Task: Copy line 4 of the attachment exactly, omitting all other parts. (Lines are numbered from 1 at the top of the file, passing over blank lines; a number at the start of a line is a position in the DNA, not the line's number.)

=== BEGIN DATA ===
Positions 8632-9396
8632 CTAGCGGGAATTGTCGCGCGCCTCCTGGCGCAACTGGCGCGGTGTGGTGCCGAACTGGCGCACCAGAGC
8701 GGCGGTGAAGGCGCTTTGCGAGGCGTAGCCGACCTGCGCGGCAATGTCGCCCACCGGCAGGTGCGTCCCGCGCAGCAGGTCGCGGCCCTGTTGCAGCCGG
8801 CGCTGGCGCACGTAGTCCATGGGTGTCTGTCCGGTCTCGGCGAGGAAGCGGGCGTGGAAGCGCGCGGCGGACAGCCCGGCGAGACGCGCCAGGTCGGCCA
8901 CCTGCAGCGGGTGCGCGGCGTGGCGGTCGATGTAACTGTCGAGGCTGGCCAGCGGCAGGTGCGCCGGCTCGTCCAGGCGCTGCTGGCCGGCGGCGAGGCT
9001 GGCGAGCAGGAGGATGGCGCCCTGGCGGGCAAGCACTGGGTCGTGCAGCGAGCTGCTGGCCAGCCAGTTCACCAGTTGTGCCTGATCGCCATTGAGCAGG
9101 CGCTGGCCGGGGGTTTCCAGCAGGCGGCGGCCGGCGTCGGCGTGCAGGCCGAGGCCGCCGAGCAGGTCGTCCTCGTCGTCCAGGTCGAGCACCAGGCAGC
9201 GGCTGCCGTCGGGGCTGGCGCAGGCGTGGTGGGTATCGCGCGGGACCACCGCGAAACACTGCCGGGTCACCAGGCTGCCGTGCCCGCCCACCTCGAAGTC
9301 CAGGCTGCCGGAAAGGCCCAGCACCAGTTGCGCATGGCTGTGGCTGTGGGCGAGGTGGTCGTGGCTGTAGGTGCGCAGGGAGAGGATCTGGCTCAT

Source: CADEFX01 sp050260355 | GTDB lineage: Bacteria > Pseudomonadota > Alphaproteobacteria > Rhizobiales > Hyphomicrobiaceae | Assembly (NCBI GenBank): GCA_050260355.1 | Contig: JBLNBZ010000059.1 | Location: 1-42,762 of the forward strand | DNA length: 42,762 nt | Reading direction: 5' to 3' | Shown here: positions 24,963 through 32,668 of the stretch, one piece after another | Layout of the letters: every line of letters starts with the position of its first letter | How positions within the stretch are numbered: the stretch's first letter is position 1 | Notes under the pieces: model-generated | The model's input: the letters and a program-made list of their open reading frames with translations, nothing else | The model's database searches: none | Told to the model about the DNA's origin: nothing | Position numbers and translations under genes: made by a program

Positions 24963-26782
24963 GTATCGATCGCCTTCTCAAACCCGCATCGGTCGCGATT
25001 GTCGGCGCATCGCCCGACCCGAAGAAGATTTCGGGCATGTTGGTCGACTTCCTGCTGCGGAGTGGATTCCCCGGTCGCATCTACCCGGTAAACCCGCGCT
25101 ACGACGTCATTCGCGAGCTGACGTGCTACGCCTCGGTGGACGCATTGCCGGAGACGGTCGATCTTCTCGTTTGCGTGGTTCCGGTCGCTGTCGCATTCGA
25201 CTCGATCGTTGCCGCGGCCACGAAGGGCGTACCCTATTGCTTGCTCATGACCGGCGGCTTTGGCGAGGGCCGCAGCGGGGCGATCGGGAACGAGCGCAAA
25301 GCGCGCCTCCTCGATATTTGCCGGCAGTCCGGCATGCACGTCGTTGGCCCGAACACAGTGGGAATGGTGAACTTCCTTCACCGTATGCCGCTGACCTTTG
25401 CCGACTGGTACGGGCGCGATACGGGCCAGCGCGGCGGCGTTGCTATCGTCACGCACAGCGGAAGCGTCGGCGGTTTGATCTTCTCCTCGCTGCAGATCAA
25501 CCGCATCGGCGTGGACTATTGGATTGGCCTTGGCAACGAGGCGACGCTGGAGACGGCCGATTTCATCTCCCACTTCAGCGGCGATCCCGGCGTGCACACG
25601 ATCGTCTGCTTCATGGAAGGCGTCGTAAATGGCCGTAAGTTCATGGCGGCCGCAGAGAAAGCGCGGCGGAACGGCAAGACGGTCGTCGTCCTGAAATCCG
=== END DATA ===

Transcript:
8801 CGCTGGCGCACGTAGTCCATGGGTGTCTGTCCGGTCTCGGCGAGGAAGCGGGCGTGGAAGCGCGCGGCGGACAGCCCGGCGAGACGCGCCAGGTCGGCCA